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Shrimp exporters voice concern over US import regulations

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INDIA : Seafood exporters from India have voiced concern over the new Seafood Import Monitoring Policy (SIMP) regulations of the United States on shrimp and other marine products, since they fear they could experience a backlash on surging exports.

In the sector’s opinion, the move — which will be effective from January 1 — may impact 50 per cent of India’s shrimp production that is headed for the US unless some effective steps have been taken by exporters, The Hindu BusinessLine reported.

 

Given the issue, the Seafood exporters have called for measures to strengthen the procedures for registration of aquaculture farms and fishing boats, which must be linked to certification to tackle traceability issues that affect clearance by health authorities abroad.

Alex Ninan, Seafood Exporters Association of India (SEAI) President Kerala Region told BusinessLine that unless such documentations are in place, it will affect marketing to system-based supermarkets and retail chains.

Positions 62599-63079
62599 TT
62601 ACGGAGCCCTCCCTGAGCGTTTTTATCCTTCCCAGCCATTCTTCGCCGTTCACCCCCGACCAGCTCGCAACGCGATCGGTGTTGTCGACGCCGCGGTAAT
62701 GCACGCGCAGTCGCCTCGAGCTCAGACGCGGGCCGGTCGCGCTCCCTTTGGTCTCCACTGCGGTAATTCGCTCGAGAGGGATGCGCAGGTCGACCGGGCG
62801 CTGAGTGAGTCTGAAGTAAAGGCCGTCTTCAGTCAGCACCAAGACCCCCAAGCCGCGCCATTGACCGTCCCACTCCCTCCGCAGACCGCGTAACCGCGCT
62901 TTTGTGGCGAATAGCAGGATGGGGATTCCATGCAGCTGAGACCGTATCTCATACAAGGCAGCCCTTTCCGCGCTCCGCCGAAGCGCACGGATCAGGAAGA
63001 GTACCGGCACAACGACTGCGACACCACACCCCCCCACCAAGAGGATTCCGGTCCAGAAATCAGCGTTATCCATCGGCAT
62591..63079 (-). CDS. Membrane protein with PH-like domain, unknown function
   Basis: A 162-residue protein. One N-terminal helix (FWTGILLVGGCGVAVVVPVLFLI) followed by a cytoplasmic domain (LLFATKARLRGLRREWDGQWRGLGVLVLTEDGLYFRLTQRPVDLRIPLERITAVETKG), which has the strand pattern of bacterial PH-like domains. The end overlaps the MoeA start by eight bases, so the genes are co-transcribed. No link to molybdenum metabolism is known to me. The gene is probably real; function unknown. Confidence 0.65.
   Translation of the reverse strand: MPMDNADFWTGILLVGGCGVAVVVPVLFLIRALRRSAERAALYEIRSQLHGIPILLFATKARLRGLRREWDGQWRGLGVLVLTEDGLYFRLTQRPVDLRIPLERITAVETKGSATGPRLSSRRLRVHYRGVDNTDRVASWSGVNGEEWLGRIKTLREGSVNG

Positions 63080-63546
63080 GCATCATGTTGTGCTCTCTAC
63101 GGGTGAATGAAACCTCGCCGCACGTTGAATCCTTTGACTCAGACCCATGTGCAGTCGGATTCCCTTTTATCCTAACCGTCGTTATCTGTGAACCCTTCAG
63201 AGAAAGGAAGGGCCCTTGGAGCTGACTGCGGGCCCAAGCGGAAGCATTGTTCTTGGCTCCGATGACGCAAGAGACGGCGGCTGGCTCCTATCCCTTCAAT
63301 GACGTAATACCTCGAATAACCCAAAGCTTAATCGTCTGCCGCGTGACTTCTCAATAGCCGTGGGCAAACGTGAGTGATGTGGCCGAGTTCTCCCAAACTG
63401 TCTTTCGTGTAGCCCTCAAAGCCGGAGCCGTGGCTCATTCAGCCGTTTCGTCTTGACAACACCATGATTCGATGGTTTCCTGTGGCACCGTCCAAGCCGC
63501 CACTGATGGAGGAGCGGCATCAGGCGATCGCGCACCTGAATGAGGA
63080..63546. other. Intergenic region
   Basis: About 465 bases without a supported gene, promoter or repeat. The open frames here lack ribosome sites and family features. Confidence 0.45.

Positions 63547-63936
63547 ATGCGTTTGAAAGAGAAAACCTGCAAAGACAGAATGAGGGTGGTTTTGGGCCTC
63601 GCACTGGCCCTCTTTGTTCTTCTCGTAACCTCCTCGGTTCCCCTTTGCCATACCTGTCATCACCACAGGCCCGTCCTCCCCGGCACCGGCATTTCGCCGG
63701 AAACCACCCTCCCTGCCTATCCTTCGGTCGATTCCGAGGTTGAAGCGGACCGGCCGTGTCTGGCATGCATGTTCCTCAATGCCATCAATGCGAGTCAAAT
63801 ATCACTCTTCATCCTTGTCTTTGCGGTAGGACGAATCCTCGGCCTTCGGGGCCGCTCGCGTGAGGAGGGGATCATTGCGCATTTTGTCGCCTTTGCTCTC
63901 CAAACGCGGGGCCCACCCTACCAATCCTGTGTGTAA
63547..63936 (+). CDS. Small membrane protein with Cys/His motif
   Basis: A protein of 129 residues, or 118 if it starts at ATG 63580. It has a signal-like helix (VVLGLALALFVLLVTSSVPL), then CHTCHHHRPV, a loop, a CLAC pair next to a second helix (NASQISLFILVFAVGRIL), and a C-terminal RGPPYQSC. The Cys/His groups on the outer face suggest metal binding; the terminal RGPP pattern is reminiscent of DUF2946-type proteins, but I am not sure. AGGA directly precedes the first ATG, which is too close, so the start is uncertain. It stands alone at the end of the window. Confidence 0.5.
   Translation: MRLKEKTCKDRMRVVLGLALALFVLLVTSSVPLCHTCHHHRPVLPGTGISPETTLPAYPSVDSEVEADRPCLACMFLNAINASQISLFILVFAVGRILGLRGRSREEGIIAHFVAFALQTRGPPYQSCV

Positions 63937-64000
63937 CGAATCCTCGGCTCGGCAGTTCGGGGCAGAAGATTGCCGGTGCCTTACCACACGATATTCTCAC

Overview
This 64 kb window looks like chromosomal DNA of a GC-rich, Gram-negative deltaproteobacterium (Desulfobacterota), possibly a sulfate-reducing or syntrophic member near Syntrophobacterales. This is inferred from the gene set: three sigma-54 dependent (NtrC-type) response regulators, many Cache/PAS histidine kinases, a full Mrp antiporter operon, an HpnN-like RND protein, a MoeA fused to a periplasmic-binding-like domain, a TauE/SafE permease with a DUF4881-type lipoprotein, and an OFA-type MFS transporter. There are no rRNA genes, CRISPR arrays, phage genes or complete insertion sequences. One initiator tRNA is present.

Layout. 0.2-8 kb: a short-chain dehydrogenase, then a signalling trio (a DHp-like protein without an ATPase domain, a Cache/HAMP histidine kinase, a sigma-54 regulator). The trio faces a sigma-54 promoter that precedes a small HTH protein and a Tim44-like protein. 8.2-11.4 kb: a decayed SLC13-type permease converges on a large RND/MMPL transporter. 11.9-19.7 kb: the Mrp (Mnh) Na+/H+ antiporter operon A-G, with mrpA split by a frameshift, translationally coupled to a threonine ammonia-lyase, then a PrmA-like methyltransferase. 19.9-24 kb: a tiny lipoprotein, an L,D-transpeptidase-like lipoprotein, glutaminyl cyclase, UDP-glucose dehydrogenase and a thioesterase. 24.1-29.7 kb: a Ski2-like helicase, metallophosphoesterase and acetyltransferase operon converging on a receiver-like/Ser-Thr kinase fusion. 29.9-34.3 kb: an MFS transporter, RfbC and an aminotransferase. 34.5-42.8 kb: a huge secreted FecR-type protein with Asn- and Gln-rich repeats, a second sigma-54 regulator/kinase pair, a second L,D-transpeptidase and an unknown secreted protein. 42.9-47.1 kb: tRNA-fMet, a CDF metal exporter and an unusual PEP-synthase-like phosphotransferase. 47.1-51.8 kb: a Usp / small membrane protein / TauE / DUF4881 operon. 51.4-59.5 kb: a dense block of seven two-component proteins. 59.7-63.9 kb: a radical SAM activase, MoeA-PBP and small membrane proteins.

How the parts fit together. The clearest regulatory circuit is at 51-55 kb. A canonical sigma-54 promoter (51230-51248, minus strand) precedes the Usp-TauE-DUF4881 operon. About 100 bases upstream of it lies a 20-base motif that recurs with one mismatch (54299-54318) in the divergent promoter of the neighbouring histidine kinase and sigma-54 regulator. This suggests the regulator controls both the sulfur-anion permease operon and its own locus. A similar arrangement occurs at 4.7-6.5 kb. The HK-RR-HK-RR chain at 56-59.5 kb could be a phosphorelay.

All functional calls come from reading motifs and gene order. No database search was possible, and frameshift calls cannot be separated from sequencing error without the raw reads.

In this regard, the SEAI insists that adequate measures for regulatory control of use of antibiotics and other prohibited substances by aquaculture farmers are needed.

The entity claims that initiatives of the Andhra Pradesh government in this regard should be supported by the Ministry and implemented across India.

As another key measure, the SEAI stresses the need to set up a Nucleus Breeding Centre (NBC) for specific pathogen-free shrimp brood-stock.

The entity states that given that India’s vannamei shrimp production is expected to exceed a million tonnes by 2020, the creation of an NBC would facilitate domestic availability of brood-stock, which is critical for the sustenance and growth of the sector.

At the same time, the seafood sector association insists that high import duties on marine products in China, South Korea, and South-East Asian markets should be reduced through trade discussions.

The exporters body was also critical of the Korean authorities’ decision to mandate new tests including White Spot Syndrome even for sea shrimps leading to 100 per cent rejection. Because of this, exporters were not able to take advantage of the 10,000-tonne duty-free exports.

According to Ninan, there is a tremendous opportunity to make India a processing hub as Vietnam, Thailand and China have done to generate more than billion dollar of exports, and job opportunities.

However, the leader recognised that the need of the hour is a favourable procedure for importing raw material and ingredients for processing in India and re-export.
Source: FIS

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